Abbott Reentry in DBS Depression a Boost for Market

by James Cavuoto, editor

July 2022 issue

The neuromodulation market for treating psychiatric disorders received a significant boost earlier this month with the news that Abbott is re-entering the market for treating major depression using deep brain stimulation. St. Jude Medical, which Abbott acquired in 2017, departed the psychiatric disorders market after the FDA halted the firm’s BROADEN trial of DBS of Cg25 in 2012 because of a failed futility analysis.

In 2019, one of the pioneers of this work, Helen Mayberg at the Icahn School of Medicine at Mount Sinai, published a paper in the American Journal of Psychiatry that showed positive long-term data—four- to eight years—from subcallosal cingulate DBS for treatment resistant depression, possibly an indication that the BROADEN trial was halted prematurely. Two years earlier, Abbott had published 24-month data from the trial in the journal The Lancet: Psychiatry that showed better results than the initial six and 12-month data.

Earlier this month, Abbott announced that the FDA has granted breakthrough device designation to investigate the use of its DBS system in treatment-resistant depression, an indication that the company has resumed its commercialization efforts in the depression market. Abbott is working with the FDA to develop a plan for evaluating the device’s safety and effectiveness for this purpose. The company pointed out that one of the added benefits of Abbott DBS systems is that they can be used with NeuroSphere Virtual Clinic, a connected care technology that allows people to communicate with and receive care and therapy adjustments from their doctors remotely and from the comfort of their own home.

For patients who suffer from TRD, a condition that costs the U.S. approximately $44 billion a year in healthcare, unemployment and lost productivity, DBS has the potential to offer meaningful improvement of depressive symptoms. Currently, physicians have access to a range of treatments for MDD, including antidepressant medications and device therapies. Despite this, up to a third of individuals diagnosed with MDD—approximately 2.8 million Americans each year—do not respond even after trying four different antidepressant regimen approaches resulting in TRD or difficult-to-treat depression. With each failed treatment, the chance of experiencing a decrease in symptoms drops. By the fourth failed treatment, as many as 83 percent of patients will relapse.

“Breakthrough product development always requires bold thinking and collaboration, and Abbott is fully committed to the journey of providing people with new therapeutic options for their treatment-resistant depression,” said Pedro Malha, vice president, neuromodulation, Abbott.

Boston Scientific is also known to be pursuing the DBS market for MDD. At the International Neuromodulation Society meeting in Barcelona in May, Thomas Schlaepfer from the University Hospital Freiburg in Germany described his team’s work in collaboration with Boston Scientific with DBS of the medial forebrain bundle, The FORESEE III trial showed positive results in 32 patients; final data will be presented next year.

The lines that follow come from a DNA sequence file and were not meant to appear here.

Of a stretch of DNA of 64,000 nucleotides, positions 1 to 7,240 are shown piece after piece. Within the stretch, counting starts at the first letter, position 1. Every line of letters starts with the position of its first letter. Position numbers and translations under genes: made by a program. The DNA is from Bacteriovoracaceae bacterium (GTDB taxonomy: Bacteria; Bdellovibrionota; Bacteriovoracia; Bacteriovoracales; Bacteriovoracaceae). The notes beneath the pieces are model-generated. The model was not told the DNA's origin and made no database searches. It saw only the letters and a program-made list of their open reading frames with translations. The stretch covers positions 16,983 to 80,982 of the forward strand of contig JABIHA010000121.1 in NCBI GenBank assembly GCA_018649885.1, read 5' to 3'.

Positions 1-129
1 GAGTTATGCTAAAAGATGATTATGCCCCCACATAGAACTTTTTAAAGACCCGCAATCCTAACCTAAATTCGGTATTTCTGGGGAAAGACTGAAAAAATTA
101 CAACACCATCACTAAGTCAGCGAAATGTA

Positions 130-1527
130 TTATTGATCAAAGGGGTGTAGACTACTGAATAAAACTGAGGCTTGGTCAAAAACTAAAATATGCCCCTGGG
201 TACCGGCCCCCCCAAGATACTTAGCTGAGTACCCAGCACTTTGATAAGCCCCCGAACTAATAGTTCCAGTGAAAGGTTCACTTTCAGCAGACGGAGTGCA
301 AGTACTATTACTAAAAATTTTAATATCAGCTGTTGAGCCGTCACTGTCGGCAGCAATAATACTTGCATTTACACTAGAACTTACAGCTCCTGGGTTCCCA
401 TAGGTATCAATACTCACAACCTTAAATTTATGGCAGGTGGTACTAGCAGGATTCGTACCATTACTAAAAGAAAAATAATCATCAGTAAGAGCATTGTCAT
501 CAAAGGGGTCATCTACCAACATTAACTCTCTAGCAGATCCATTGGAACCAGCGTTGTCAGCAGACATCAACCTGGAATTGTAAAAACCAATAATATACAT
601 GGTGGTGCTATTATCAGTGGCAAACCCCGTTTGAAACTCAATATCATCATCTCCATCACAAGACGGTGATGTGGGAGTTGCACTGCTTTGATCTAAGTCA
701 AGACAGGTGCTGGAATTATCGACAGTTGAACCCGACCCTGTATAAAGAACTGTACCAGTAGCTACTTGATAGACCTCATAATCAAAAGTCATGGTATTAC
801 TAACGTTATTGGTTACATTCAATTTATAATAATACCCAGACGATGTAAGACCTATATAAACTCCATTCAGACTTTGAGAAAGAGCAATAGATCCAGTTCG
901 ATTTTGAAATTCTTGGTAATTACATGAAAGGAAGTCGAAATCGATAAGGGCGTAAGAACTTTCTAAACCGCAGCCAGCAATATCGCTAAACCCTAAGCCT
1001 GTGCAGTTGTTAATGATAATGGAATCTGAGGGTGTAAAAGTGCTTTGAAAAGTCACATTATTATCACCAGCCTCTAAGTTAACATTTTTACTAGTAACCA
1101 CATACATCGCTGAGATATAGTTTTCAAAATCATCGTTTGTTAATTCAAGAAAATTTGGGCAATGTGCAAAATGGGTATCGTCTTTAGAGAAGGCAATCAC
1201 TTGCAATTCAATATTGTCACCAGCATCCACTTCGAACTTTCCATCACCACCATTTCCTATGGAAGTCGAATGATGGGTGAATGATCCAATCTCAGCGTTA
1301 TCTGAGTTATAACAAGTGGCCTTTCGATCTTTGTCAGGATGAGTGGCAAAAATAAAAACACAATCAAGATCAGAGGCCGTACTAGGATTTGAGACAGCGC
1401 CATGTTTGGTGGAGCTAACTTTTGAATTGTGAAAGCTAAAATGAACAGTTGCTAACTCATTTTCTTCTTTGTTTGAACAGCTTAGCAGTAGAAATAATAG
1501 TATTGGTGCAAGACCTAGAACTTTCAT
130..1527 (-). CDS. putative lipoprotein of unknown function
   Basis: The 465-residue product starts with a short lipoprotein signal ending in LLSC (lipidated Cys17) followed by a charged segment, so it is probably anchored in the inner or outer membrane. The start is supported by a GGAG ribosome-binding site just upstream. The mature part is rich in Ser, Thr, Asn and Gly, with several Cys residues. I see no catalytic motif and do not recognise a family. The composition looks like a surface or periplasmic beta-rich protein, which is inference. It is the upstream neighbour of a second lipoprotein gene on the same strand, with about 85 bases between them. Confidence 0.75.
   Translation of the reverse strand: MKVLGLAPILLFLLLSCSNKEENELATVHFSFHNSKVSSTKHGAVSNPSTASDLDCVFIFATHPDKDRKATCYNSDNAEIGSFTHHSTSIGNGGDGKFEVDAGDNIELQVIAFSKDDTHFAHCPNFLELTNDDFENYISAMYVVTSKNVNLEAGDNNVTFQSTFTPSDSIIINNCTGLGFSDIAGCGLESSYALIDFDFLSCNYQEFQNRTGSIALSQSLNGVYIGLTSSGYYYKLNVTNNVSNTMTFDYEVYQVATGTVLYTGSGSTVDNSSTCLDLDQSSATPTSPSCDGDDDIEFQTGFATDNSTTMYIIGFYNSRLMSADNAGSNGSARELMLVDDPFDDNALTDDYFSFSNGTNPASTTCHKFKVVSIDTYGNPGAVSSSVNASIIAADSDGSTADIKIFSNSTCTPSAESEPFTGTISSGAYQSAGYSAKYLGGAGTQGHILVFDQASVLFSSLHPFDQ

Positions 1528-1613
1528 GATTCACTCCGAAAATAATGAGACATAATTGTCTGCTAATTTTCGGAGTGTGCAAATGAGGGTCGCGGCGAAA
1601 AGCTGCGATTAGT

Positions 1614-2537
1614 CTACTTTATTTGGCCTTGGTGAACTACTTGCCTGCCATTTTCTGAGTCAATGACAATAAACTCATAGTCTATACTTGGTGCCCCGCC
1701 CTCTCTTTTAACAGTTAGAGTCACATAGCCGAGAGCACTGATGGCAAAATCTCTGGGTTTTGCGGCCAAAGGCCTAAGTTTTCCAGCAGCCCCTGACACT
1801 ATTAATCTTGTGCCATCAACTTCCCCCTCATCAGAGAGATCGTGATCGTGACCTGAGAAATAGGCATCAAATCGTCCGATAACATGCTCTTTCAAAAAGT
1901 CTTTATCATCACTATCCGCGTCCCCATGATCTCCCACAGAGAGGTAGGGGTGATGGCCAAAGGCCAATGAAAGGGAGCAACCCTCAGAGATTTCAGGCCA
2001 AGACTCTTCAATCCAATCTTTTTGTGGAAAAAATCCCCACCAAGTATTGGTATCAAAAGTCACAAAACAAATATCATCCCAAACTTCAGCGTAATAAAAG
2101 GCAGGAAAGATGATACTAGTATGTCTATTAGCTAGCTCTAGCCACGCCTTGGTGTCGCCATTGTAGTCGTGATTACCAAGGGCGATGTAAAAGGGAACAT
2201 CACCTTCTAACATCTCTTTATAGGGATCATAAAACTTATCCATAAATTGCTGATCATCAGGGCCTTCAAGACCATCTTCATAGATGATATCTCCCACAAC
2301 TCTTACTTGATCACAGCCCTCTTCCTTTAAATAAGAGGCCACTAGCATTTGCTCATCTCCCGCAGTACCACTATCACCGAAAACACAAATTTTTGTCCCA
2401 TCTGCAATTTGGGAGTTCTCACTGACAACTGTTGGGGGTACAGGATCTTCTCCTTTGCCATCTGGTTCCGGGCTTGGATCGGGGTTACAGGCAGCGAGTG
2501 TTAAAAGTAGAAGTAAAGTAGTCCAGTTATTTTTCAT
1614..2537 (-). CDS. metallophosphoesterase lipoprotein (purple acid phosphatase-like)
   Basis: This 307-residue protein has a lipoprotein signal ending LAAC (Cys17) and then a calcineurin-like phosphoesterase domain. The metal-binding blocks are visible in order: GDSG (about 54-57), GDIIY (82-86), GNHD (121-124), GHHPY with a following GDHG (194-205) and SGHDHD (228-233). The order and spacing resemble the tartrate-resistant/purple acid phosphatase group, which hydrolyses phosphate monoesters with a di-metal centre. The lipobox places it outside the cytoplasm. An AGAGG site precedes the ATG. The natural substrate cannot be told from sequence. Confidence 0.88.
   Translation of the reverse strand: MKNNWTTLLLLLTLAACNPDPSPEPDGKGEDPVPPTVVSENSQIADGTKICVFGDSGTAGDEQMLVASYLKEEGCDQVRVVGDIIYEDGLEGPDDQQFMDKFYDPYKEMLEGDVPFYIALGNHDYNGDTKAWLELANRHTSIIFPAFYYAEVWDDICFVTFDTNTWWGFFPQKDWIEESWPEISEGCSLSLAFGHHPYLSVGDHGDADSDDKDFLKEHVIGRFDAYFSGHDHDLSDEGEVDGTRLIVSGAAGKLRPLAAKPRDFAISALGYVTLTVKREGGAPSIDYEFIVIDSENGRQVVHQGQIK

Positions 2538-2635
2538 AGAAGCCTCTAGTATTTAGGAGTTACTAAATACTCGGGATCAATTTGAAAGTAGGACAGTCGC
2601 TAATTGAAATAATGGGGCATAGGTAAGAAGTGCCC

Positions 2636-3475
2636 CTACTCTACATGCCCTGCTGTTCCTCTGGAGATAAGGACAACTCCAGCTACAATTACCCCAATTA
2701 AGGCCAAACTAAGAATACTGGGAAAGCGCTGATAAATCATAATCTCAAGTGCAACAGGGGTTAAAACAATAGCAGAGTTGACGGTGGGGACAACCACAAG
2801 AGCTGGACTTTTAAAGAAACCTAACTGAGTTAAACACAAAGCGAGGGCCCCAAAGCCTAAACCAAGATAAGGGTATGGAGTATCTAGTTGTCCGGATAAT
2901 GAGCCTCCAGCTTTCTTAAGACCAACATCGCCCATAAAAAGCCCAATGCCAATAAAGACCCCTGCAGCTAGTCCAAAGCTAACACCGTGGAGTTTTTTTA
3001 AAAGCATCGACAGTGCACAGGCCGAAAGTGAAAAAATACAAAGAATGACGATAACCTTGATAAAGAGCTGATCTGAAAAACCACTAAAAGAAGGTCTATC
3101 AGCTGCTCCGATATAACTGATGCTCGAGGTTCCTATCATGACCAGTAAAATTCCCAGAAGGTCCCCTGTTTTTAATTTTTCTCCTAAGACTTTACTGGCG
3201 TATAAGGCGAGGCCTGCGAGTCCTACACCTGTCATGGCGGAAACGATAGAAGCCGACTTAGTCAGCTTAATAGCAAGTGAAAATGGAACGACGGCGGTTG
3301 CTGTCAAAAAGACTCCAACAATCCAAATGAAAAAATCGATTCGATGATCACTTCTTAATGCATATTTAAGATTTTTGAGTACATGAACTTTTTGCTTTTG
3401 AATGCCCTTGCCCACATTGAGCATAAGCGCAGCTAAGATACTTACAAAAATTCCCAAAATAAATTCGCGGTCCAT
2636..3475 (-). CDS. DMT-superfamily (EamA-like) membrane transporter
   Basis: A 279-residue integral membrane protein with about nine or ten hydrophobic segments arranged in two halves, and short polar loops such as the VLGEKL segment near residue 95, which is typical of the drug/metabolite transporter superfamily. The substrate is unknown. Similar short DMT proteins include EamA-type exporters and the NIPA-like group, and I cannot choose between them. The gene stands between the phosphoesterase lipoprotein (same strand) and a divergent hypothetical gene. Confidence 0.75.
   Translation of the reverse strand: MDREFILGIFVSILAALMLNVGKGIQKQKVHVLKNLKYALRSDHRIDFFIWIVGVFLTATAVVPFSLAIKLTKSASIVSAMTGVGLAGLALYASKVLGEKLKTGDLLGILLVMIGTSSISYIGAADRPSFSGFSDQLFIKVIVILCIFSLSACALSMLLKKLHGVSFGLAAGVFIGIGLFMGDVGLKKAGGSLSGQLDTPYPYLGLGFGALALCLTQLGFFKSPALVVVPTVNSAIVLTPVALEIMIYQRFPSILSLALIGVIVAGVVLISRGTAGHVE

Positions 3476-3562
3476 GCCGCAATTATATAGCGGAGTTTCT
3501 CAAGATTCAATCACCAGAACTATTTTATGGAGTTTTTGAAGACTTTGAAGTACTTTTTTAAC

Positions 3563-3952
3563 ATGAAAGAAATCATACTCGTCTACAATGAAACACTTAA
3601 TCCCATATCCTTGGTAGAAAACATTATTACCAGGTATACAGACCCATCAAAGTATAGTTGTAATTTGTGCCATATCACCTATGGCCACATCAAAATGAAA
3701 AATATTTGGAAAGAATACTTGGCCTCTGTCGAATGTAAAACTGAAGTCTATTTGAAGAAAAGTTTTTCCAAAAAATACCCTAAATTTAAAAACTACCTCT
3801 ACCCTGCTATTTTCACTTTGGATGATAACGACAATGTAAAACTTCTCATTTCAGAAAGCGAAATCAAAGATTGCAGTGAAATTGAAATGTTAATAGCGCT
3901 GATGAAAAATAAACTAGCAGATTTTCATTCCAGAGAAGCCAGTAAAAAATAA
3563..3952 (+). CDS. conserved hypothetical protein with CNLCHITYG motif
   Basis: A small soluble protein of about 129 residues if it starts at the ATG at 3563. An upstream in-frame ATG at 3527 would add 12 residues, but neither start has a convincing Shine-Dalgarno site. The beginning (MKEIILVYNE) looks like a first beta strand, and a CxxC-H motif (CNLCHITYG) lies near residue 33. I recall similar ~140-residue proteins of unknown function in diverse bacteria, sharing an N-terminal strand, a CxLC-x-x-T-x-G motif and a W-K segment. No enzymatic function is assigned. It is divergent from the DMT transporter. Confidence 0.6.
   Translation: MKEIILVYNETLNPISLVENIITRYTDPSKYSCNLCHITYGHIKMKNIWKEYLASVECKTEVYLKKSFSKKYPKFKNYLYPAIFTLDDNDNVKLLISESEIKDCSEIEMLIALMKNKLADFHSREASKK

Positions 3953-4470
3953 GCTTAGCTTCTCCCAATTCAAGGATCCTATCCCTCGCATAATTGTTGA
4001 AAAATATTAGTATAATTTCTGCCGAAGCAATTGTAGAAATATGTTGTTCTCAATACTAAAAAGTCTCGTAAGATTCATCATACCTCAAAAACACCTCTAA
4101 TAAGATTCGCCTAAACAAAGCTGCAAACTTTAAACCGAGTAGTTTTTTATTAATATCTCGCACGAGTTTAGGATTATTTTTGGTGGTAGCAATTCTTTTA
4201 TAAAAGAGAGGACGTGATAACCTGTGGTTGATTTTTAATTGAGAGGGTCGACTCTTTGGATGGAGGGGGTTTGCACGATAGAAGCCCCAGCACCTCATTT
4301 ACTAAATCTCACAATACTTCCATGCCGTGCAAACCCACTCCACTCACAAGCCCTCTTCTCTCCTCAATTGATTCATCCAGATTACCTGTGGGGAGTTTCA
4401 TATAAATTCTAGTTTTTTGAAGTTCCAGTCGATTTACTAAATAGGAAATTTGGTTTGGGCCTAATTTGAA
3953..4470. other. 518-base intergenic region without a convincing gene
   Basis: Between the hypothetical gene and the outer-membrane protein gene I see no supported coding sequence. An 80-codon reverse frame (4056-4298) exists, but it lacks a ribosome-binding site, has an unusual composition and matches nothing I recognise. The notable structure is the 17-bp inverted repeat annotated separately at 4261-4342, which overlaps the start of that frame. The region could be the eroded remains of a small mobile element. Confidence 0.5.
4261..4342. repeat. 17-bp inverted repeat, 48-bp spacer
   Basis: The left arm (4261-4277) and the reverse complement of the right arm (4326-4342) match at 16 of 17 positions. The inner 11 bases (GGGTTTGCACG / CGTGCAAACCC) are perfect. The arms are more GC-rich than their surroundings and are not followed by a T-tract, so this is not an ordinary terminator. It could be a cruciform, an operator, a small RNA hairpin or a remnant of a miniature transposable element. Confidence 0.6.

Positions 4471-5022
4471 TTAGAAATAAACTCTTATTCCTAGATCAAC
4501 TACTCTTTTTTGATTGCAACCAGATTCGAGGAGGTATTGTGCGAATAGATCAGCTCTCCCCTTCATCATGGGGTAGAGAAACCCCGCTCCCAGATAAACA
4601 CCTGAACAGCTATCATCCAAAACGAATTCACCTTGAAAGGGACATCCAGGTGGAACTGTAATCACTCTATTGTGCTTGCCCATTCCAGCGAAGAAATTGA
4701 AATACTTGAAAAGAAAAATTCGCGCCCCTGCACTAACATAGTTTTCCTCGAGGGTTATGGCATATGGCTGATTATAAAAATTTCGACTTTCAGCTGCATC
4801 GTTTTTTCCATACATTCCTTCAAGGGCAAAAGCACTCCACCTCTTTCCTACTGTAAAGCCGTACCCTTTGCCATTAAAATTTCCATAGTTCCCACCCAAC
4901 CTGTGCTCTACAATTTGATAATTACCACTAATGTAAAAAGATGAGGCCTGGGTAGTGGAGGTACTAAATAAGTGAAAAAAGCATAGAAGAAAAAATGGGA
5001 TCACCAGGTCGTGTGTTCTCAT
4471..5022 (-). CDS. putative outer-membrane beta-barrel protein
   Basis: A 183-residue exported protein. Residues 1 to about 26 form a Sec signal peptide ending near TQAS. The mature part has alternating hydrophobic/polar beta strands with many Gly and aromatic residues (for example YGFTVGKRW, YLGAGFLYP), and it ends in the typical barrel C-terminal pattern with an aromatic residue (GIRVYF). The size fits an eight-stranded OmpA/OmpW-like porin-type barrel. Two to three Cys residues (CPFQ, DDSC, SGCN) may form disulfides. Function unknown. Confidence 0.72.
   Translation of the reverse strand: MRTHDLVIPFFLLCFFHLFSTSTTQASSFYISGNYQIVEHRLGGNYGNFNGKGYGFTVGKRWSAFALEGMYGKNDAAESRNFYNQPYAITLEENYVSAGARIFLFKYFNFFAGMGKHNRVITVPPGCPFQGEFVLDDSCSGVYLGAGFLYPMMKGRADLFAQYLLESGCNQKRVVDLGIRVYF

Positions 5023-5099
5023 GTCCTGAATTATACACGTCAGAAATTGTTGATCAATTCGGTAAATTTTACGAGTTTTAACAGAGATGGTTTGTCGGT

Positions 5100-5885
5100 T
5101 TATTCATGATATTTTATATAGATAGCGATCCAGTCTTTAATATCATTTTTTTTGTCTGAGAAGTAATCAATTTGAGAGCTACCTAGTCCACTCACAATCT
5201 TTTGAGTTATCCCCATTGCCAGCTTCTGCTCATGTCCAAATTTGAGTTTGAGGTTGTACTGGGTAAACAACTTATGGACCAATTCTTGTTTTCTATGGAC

Meanwhile, other vendors of neuromodulation therapies to treat psychiatric disorders reported progress in their commercialization efforts. Earlier this month, Neuronetics announced FDA clearance for a new indication for its NeuroStar transcranial magnetic stimulation system to treat anxiety symptoms for adult patients who suffer from MDD.

“Today, we celebrate a big win for NeuroStar patients and providers,” said Keith Sullivan, president and CEO of Neuronetics. “Many people suffering from MDD also experience anxiety symptoms, and these patients with anxious depression are more likely to be severely depressed and to have more thoughts of suicide.”

The company previously announced a series of healthcare policy updates that increase patient access to NeuroStar. First Coast and Novitas Medicare Administrative Contractors have proposed policy updates to local coverage determination that would reduce the number of prior medication failures for TMS eligibility from four down to one for people suffering from MDD. An additional proposed change would remove the requirement for a previous psychotherapy trial.

Another TMS vendor, Israel-based BrainsWay Ltd., announced the Israeli Ministry of Health has approved coverage applicable of its Deep TMS system for the treatment of depression. The inclusion of the treatment within Israel’s health basket of essential medical services means that the country’s health funds must now make the treatment available to qualifying patients free of charge. Qualifying patients include adults over the age of 21 with depression who have either not responded to two prior antidepressants, or who are intolerant to other treatment alternatives. Coverage may be provided for up to 40 treatment sessions, which are to be administered in hospitals.

“We are excited to have achieved this significant milestone in accessing treatment with our Deep TMS system, which is renowned as an Israeli innovation. This is good news for many Israeli patients who have been waiting for greater access to our unique technology,” said Christopher von Jako, president and CEO of BrainsWay. Since BrainsWay’s inception, the company has always maintained an important presence in Israel, with key management, research, development, and operational roles, as well as leading physicians, based in Israel. “Facilitating insurance coverage through Israel’s health system is a key component of our growth strategy. We remain committed to further expanding insurance coverage in Israel and around the world in order to expand access to our groundbreaking treatment for the benefit of patients across the globe.”


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